Editors' ChoiceDrug Delivery

“Captain, Shields Are Down, We Can’t Survive Another Hit”

See allHide authors and affiliations

Science Translational Medicine  18 May 2011:
Vol. 3, Issue 83, pp. 83ec75
DOI: 10.1126/scitranslmed.3002641

Many tumor-killing drugs are useless against brain tumors because the blood-brain barrier (BBB) “force field” blocks their entrance. The BBB impedes treatment of many brain conditions because it only allows molecules <500 daltons and with good lipid solubility to cross. Much like how photon torpedoes can damage a starship’s shields, the application of focused ultrasound, combined with microbubble contrast agents, can transiently disrupt the BBB, thus allowing drugs to access these hard-to-reach tumors.

Continuous-wave ultrasound can create intracranial standing waves, which confound estimates of pressures generated by these waves and lead to high variability between in vitro and in vivo experimental results. O’Reilly et al. therefore used ultrasound bursts containing short (3 µs) cycles to eliminate these standing waves. They varied the time between cycles within a burst and also varied the time between bursts. These bursts were applied to rat brains in vivo, along with intravenous infusion of a microbubble contrast agent. Whole rat-brain sections were then analyzed ex vivo for leaky blood vessels. One of the authors’ key findings was that a single-cycle burst can cause BBB disruption, as evidenced by histology showing red blood cells that had escaped their vessels. Short bursts could reduce the treatment time for a single lesion; or if there are multiple lesions, these could be targeted during a single bolus injection of microbubble contrast agent.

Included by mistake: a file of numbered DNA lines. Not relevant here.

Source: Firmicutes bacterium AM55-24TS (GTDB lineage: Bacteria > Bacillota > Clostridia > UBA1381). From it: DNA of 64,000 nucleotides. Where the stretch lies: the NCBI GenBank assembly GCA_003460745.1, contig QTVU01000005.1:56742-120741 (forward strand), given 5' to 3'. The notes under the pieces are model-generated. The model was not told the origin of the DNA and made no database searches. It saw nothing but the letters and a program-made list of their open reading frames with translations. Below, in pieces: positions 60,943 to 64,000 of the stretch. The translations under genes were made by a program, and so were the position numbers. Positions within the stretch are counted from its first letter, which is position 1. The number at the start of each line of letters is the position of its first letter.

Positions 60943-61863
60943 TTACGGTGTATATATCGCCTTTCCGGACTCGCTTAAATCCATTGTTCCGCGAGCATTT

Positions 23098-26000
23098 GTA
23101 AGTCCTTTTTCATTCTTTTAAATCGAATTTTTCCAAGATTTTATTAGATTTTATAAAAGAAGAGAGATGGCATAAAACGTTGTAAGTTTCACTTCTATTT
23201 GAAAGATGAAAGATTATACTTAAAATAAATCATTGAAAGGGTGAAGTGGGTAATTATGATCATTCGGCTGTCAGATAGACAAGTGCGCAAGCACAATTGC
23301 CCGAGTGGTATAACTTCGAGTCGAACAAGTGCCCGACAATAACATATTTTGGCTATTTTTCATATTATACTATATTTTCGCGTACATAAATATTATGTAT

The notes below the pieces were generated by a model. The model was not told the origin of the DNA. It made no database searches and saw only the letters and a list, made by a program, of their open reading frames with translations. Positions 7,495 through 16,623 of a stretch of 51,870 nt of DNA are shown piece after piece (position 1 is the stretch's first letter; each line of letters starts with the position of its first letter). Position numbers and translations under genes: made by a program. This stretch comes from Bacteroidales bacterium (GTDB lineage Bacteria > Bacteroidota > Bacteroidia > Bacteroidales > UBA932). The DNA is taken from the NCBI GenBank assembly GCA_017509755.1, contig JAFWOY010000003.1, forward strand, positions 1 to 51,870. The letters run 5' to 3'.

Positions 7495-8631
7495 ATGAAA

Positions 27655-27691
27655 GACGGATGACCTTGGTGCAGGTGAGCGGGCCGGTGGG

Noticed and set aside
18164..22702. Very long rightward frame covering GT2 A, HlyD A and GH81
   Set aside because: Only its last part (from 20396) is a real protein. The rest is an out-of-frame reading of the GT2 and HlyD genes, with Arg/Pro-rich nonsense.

Much work remains to translate this technique into the clinic, but the potential applications to drug delivery and imaging are limitless. For example, it has been shown by others that the chemotherapeutic herceptin (~150 kD) can be delivered to the brain with ultrasound-induced BBB disruption. Similarly, ultrasound has been used to deliver amyloid-β antibodies to the brain in a mouse model of Alzheimer’s disease, resulting in a reduction in plaques. O’Reilly et al. have set the stage for discovering the optimal torpedo (or ultrasound burst) to bring the BBB shields down and open wide the possibilities for treatment of various neurological diseases.

M. A. O’Reilly et al., Focused-ultrasound disruption of the blood-brain barrier using closely-timed short pulses: Influence of sonication parameters and injection rate. Ultrasound Med. Biol. 37, 587–594 (2011). [PubMed]

Stay Connected to Science Translational Medicine

Navigate This Article